The Kapuzinergruft is both a bit "scary" but extremely moving place.

And Schonbrunn and the Hofburg, just magnificent.
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« Reply #38 on: September 18, 2010, 09:06:19 PM »

Lena, What a wonderful location to live at...the Belvedere is a jewel.  Lovely inside and out.  I have coffee sent from Juluis Meinl.  Introduced to that coffee as a student and have liked the taste ever since (It was difficult to get unless traveling, then Meinl went online  Thumb up!) Kaisergruft is startling at first, and amazingly flowers are left at Sisi's grave.  Sweet.  The Albertina is also a special place.


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« Reply #39 on: October 23, 2010, 02:09:32 PM »

Gödölö Palace

This was originally a baroque palace, the Grassalkovich Palace, which had been given to a Hungarian magnate by Empress Maria Theresia. After the "Hungarian Compromise" which created the Austro-Hungarian Empire in 1867, and which owed its success to no small degree to the part played by Elisabeth in promoting it, the grateful Hungarian government gifted the building and surrounding hunting estate to the imperial family. Elisabeth spent many happy summer retreats here. As well as sumptuous living quarters, Godollo boasted the finest stables, where Sisi kept her outstanding team of horses, and even a separate kitchen dedicated to the creation of exotic pastries and cakes. Crown Prince Rudolf had his own personal suite of rooms here. Elisabeth played hostess to her large entourage of English and Scottish hunting friends, including the Earl of Spencer and "Bay" Middleton. After 1945 the palace was used as a barracks and military hospital by the occupying Soviet troops, much to its detriment. Since 1993, however, much tasteful and authentic restoration has been done, although not all of the building is, as yet, totally refurbished. The royal apartments have been recreated authentically, and future plans include converting the stables into a luxury conference centre and hotel. The palace is open to the public from 1st April to 31st October -- Note, the palace is closed on Mondays. Source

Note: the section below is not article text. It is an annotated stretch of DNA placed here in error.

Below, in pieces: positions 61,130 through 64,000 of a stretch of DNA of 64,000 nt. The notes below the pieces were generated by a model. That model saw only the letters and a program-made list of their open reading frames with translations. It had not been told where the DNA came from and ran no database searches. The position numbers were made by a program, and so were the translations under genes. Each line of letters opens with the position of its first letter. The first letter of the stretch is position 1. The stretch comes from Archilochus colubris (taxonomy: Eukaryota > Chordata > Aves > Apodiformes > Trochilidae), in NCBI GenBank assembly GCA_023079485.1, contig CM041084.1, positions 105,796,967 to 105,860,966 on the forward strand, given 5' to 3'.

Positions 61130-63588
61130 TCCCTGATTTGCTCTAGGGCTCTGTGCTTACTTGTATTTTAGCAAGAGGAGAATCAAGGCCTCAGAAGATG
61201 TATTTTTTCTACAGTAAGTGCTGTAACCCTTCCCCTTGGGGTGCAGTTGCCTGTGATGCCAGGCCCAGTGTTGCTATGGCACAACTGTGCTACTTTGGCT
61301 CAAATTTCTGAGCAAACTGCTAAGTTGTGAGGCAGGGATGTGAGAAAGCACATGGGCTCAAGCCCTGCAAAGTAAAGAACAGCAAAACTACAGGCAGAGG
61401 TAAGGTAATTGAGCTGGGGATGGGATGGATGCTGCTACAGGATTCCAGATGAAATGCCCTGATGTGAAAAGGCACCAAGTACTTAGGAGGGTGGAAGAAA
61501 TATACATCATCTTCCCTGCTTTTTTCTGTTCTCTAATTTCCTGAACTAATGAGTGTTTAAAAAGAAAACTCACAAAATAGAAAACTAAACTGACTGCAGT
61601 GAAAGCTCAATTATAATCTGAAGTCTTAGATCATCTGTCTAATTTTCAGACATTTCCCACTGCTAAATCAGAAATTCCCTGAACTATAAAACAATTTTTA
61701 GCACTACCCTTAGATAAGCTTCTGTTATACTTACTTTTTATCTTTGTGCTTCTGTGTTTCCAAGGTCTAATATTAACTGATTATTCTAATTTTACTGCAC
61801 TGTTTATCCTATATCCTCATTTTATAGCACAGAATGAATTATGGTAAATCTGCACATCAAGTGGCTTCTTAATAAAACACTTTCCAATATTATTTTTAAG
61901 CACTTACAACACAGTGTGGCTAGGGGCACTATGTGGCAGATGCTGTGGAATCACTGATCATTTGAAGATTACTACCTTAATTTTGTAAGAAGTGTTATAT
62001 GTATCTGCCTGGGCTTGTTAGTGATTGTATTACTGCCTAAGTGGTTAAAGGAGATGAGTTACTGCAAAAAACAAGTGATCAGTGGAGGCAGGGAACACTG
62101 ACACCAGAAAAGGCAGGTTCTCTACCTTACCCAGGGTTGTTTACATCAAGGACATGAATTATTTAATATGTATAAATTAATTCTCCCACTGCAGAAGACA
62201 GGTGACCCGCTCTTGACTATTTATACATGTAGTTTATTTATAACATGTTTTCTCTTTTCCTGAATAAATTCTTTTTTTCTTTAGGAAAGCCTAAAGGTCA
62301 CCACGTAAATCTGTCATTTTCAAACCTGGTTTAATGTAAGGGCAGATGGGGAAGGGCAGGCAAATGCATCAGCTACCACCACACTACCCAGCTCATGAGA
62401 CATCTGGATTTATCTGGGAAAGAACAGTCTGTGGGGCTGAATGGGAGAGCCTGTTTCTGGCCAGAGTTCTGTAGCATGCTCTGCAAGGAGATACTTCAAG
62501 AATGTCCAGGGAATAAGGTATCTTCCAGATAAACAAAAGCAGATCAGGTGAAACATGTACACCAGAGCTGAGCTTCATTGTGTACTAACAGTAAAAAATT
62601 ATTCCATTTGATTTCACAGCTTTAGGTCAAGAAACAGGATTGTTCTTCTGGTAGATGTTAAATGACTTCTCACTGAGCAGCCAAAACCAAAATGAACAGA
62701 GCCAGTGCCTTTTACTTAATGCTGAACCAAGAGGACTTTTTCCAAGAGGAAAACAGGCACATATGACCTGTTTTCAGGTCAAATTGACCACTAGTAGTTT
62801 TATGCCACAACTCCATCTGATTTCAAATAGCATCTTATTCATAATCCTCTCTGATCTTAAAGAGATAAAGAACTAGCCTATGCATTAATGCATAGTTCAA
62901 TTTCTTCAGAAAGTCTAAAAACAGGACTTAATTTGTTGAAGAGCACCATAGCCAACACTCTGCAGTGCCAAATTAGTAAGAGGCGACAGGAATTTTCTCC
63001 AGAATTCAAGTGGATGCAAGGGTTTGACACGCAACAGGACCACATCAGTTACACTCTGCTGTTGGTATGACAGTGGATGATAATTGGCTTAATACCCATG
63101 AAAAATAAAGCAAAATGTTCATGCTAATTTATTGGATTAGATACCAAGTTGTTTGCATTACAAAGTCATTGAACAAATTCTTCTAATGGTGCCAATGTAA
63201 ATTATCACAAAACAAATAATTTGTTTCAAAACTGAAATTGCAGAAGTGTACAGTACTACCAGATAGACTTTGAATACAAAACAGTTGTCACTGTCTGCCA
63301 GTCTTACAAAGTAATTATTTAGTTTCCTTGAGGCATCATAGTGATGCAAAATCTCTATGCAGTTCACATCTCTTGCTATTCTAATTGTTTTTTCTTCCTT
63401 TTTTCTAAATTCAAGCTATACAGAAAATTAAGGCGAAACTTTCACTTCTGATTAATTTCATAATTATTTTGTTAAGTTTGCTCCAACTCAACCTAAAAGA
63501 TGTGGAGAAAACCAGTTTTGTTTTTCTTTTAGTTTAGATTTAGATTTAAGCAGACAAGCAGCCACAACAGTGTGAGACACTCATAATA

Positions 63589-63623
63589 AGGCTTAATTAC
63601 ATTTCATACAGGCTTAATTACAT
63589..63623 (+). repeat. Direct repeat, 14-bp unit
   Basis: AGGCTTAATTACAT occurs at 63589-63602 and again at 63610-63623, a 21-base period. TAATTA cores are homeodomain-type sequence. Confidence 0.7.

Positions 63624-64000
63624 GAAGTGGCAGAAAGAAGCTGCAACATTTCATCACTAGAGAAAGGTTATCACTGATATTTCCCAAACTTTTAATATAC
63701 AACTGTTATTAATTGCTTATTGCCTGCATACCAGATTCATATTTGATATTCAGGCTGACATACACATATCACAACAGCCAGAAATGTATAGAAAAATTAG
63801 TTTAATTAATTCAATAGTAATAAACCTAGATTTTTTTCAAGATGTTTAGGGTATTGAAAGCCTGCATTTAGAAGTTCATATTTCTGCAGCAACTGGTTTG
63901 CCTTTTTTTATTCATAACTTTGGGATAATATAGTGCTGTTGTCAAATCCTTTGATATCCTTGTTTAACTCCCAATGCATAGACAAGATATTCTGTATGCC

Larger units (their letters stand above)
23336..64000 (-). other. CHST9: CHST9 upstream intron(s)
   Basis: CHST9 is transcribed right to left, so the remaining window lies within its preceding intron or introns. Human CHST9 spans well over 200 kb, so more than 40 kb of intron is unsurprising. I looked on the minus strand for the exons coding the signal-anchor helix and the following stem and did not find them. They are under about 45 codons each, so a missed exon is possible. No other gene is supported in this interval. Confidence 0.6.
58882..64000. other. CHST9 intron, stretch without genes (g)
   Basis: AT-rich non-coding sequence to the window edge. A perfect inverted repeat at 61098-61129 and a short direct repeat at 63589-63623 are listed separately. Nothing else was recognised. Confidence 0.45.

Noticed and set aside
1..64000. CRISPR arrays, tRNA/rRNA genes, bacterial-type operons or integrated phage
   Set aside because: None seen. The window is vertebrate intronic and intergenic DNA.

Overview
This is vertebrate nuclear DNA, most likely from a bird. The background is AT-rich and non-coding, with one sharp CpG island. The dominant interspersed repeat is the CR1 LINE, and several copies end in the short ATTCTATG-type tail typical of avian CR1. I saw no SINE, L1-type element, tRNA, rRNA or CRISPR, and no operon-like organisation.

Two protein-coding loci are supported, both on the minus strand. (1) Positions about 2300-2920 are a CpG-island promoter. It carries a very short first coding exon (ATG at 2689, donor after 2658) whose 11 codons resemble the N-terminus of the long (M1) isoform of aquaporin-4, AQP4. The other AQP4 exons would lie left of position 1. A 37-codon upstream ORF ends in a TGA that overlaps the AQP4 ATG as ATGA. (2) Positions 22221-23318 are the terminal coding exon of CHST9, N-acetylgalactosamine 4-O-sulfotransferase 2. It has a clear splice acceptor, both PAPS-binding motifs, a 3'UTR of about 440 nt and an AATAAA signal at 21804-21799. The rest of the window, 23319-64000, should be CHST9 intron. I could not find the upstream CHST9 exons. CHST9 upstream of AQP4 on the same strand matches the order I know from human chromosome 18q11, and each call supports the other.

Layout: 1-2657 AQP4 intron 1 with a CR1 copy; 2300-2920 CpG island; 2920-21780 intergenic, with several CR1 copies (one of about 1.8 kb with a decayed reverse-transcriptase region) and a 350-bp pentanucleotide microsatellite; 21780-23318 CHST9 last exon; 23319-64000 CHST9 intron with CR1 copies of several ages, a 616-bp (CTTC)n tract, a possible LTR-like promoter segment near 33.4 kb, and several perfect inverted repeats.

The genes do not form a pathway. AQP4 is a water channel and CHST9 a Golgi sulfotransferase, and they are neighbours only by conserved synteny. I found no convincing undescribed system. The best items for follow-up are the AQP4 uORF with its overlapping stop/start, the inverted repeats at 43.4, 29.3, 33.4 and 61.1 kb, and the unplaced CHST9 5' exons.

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« Reply #40 on: October 23, 2010, 02:17:22 PM »




























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« Reply #41 on: October 25, 2010, 08:06:09 PM »

Schönbrunn Palace
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« Reply #42 on: November 21, 2010, 03:21:48 PM »

Drool Drool



and



I want to go to Vienna too  Cry Cry

My son's 2 most favorite sweets. And mine, hm... Tongue They look delicious here, I'm thinking that a short trip to Vienna after Christmas woudn't be a bad idea. Wink
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« Reply #43 on: January 19, 2011, 11:14:38 PM »

Castello di Miramere: Haunted?







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« Reply #44 on: January 19, 2011, 11:19:53 PM »